200-year-old shipwreck found in Gulf of Mexico

NOAA image

Imagine my surprise when I flipped to the “Money” section of my local paper this morning and read this headline: “Shipwreck is found in Gulf” [it has a different headline online]. Seems like an odd placement–but given all the Odyssey Marine news these days, the paper’s editors might be forgiven for confusing our cultural heritage with economic exploitation.

In any case, the 20o-year-old wreck found in almost 4,000 feet of water during a Shell Oil Company sonar survey in 2011 was recently visited by a NOAA expedition, which explored four other wrecks as well as numerous natural phenomena. This wreck, located almost 200 miles off the Gulf Coast, is in a surprisingly good state of preservation.   Archaeologists most familiar with the site suggest the wreck dates from 1800-1830 based on the visible ceramic plates and glass bottles. Rare artifacts on the site include piles of muskets, cannons and ships stove, one of only a handful that survive worldwide. I’m sure we’ll be hearing about this wreck for years to come.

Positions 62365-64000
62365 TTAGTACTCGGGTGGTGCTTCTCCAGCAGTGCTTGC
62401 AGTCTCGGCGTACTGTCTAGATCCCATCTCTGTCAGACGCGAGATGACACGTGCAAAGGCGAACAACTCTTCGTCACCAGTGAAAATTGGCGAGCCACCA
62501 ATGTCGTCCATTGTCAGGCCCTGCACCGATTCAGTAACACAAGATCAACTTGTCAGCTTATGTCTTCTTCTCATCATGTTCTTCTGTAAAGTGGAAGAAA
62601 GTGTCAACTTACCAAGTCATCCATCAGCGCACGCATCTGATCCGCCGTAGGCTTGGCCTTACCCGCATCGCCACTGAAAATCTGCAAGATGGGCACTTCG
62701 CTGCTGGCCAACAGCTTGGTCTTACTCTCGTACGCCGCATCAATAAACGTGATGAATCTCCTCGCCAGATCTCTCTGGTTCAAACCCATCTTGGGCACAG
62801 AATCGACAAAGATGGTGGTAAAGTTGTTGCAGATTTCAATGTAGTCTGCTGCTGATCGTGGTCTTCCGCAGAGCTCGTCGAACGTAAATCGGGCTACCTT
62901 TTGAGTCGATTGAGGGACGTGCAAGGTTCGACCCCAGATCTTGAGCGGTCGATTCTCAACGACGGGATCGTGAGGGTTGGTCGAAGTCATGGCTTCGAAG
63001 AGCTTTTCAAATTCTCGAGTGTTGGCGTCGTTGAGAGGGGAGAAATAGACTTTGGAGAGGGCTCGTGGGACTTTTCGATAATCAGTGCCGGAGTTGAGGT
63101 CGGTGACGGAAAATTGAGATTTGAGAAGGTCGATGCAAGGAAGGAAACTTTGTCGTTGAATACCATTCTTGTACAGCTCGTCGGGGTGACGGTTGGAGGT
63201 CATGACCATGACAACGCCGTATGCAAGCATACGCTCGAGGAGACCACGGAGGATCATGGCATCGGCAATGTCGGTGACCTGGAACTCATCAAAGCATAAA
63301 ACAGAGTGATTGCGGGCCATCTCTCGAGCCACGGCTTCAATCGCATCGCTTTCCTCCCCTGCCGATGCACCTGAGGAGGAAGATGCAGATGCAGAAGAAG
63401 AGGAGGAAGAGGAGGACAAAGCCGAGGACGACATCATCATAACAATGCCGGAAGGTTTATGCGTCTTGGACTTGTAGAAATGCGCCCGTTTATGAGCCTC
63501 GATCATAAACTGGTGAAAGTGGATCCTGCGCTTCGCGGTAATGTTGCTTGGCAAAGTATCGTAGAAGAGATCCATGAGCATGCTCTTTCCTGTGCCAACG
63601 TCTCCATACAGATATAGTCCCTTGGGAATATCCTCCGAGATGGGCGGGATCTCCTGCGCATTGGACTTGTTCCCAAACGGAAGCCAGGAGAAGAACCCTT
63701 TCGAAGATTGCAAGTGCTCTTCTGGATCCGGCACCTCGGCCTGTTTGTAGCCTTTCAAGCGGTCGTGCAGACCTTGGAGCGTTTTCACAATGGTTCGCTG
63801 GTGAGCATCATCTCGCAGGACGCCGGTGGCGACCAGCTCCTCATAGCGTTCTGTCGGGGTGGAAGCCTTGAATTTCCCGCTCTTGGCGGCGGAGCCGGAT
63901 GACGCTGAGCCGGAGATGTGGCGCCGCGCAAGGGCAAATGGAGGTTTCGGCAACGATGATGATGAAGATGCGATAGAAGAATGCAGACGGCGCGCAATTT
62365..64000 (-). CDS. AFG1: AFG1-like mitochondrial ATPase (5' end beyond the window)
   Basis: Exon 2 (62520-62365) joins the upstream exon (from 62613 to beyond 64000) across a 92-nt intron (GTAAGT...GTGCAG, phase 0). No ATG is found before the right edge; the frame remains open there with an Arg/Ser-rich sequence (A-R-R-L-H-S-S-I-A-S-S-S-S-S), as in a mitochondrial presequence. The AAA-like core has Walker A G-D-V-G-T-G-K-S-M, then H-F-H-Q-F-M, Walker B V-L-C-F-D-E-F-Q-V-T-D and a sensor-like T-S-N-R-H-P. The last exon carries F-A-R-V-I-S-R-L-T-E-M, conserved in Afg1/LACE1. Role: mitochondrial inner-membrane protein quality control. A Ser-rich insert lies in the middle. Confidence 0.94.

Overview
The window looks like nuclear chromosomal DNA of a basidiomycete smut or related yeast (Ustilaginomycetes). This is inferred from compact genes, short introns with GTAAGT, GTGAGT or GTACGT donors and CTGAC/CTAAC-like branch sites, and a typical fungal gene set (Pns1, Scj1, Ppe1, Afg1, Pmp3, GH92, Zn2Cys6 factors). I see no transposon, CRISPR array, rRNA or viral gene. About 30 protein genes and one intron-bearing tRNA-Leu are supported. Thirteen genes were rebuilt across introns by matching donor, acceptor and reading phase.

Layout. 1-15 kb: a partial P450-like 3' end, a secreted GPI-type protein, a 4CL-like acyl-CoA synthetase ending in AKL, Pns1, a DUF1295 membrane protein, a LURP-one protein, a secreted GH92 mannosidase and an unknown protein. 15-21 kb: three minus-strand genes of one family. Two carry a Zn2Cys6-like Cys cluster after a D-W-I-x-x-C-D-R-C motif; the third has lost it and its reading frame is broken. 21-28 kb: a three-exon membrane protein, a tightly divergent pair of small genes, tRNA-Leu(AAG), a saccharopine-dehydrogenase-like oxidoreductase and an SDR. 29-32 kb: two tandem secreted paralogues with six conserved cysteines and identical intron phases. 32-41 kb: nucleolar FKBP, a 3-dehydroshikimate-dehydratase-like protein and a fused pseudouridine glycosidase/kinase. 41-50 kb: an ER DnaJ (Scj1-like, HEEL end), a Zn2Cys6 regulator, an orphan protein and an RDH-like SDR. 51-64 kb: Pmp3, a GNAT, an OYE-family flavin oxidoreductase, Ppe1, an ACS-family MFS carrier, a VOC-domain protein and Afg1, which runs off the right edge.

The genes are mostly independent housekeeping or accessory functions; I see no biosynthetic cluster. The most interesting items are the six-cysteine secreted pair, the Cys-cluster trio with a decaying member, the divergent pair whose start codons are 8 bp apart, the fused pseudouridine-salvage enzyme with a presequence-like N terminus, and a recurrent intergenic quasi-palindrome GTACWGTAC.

NOAA image

For more on the Okeanos Explorer and the 2012 Gulf of Mexico Expedition click here.

 

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Filed under Along the Coast, Announcement, Forgotten Wrecks, Notes from the Field, Wrecks in the News

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